Thomas R. Fox
Last week I wrote a fictional piece about some of the challenges that a company might face in complying with the Foreign Corrupt Practices Act (FCPA). Unfortunately some of the concepts I wrote about are faced by companies who do business in Africa, particularly in the extractive industries. The challenges were openly discussed by Manual Vicente, recently appointed as Angola’s Minister for Economic Co-ordination, in a recent Financial Times (FT) article, entitled “Man at centre of dash for African resources rejects corruption fears”, by Tom Burgis who interviewed Vicente. Vicente had previously been the head of the state-owned oil company Sonangol for 12 years. In this article Vicente addressed the criticism that the Angolan economic model “fuses personal and state interests in the hands of a small ruling class that brooks little dissent” through the required use by any international interest of a local partner to do business in Angola.
Vicente’s candor was certainly refreshing as he termed US and UK companies’ issues with hiring local partners under the FCPA and Bribery Act with the following, “It is their problem, they have to resolve it.” The reason that native Angolans are brought into such arrangement is that by requiring such local partners, it empowers “the locals” and yes he really did say “There is no corruption in that”. The US Company Cobalt International Energy drew US Department of Justice (DOJ) scrutiny when the FT revealed that Vicente “held previously concealed stakes in Nazaki Oil and Gάz (Nazaki), Cobalt’s local partner.” Even though he was the head of Sonangol at the time, Vicente said that he was “unaware that his investment company, Grupo Aquattro International, had a stake in Nazaki.” Vicente cured the problem by removing his ownership interest in Nazaki “after he realized this.”
Cobalt lawyer Michael Goldberg stated that the company had spoken with Vicente about this issue after they became aware of it and passed along the details of the conversation to “US agencies investigating the matter.” Goldberg stated that “Based on our investigation into the entire matter, including our most recent findings, Cobalt has not violated any US or Angolan laws.”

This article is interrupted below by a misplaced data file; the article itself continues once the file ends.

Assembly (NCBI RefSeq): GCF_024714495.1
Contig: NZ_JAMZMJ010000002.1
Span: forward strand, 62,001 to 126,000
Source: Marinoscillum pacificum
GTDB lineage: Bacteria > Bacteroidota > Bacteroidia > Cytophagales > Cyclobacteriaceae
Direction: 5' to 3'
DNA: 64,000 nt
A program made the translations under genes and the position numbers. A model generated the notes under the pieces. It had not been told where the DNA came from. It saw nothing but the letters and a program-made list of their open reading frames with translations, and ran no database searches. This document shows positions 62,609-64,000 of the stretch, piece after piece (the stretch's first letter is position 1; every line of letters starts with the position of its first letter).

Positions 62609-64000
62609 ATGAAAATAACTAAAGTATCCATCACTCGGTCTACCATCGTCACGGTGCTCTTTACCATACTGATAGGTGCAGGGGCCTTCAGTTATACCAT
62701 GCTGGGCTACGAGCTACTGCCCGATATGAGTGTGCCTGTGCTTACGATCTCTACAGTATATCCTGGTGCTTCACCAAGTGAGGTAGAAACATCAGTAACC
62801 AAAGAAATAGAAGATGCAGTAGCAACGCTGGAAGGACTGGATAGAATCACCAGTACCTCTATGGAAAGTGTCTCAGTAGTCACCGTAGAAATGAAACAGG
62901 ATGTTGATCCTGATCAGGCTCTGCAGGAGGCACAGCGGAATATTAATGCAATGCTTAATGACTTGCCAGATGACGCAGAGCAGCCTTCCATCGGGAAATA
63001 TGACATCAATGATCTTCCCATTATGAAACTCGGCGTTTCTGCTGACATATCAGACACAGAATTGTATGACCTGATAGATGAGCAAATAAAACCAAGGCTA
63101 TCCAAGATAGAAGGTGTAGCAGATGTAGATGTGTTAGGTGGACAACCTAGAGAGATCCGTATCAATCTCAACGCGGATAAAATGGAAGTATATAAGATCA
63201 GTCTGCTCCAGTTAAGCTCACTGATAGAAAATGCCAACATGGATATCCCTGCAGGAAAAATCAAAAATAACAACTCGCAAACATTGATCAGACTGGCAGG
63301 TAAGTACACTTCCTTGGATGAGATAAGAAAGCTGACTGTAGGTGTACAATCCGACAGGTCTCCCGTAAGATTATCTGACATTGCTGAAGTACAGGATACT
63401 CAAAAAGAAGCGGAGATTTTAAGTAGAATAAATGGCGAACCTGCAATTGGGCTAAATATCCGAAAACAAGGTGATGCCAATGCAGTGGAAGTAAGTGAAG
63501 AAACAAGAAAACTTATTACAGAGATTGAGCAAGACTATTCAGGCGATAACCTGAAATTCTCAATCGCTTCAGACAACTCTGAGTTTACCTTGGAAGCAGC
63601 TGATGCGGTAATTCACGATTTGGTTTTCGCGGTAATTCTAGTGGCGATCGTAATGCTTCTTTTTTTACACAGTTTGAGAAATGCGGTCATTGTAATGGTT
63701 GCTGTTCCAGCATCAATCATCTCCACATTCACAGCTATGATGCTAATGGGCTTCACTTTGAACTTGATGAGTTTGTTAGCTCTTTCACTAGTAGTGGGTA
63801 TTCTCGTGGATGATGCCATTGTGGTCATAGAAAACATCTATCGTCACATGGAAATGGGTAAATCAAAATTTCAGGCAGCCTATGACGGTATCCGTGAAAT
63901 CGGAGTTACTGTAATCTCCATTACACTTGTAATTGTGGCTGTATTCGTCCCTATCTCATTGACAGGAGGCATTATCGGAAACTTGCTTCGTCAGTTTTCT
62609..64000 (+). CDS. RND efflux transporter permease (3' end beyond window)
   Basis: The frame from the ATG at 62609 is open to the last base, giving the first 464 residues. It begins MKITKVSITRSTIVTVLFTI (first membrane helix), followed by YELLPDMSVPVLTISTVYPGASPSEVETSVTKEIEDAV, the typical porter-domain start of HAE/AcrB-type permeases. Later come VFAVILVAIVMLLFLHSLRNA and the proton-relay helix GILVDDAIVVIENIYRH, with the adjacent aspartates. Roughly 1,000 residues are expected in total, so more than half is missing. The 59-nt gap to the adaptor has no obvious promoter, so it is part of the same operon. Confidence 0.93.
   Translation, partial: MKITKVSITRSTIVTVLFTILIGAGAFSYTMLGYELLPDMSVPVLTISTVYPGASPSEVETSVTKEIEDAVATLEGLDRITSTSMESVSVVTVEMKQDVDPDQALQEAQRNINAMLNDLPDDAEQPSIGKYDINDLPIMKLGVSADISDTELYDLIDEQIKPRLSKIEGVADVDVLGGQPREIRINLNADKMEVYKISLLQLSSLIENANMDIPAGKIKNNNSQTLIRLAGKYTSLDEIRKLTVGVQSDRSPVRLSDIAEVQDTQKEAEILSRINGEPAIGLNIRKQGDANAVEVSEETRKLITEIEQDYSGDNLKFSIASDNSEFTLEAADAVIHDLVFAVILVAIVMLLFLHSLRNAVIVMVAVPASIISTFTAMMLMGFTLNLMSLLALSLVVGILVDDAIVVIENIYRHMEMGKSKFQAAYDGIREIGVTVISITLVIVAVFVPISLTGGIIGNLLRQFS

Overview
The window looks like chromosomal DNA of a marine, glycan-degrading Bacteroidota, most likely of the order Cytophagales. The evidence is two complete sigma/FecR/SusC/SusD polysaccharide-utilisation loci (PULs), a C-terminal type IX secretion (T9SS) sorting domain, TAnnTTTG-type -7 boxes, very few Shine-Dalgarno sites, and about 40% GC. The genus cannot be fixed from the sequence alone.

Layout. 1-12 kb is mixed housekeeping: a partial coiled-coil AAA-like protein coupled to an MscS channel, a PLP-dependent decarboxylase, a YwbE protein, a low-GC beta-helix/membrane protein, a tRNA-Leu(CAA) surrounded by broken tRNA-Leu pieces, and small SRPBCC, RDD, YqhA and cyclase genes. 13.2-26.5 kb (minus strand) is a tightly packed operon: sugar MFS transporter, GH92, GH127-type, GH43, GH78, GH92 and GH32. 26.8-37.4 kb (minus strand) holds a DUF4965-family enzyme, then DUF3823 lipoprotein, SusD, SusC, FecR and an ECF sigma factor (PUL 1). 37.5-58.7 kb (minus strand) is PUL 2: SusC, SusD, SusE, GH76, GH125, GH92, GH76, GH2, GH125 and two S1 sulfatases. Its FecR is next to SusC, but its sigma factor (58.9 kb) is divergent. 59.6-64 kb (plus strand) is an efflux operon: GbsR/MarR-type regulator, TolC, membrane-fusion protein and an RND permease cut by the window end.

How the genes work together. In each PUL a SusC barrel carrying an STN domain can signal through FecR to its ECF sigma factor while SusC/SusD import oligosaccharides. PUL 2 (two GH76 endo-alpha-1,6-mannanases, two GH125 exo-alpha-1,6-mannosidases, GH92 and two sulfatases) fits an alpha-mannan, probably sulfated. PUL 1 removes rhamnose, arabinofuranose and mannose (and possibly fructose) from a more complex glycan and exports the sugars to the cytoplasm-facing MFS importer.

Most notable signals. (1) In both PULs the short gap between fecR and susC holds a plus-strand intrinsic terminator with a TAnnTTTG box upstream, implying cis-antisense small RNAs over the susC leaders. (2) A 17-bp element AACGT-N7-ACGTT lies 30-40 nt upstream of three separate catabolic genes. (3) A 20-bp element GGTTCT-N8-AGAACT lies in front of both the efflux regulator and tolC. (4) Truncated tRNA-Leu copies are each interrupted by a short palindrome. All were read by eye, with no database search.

In addition to listing out some of the difficulties US and UK companies face doing business in Angola, reporter Burgis detailed the “alliance that Vicente has forged with suitors from the east” particularly the Chinese. Burgis noted that until recently, Vicente chaired an entity named “China Sonangol” which was a joint venture of Sonangol and a group of Chinese investors. Burgis also reported that the same group of Chinese investors owns the China International Fund which has a large number of contracts to build infrastructure in Angola. China Sonangol has also “amassed Angolan oil interests” and has even been granted minority stakes in oil exploration blocks awarded to US and UK entities.
Vicente maintains throughout the article that all of this work is to combat the poverty found in Angola. Burgis ends his article with the following statement by Vicente, “The government is really serious, engaged in combatting poverty. I am a Christian guy. It doesn’t work if you are OK and the people around have nothing to eat. You don’t feel comfortable.”
This FT article demonstrates the challenges facing any company attempting to comply with the FCPA or Bribery Act not only in Angola but in any country where a small group of elites have leadership roles in a wide number of areas in a country. There is certainly nothing askance in having a small group of trained technocrats running or leading a country’s industries. Further there is certainly nothing wrong with using the technical expertise of Western (or apparently even Eastern) companies to help improve the technical infrastructure of an under-developed country. But the model outlined in Burgis’ article, what Ricardo Soares de Oliveira was quoted as calling “the privatization of power” does seem to concentrate the power, if not the wealth in the hands of a small elite. Andy Spalding, among others, writes regularly on the FCPA from an economic angle so perhaps it might be time to analyze the law in the context of what is happening in places like Angola.
Source : tfoxlaw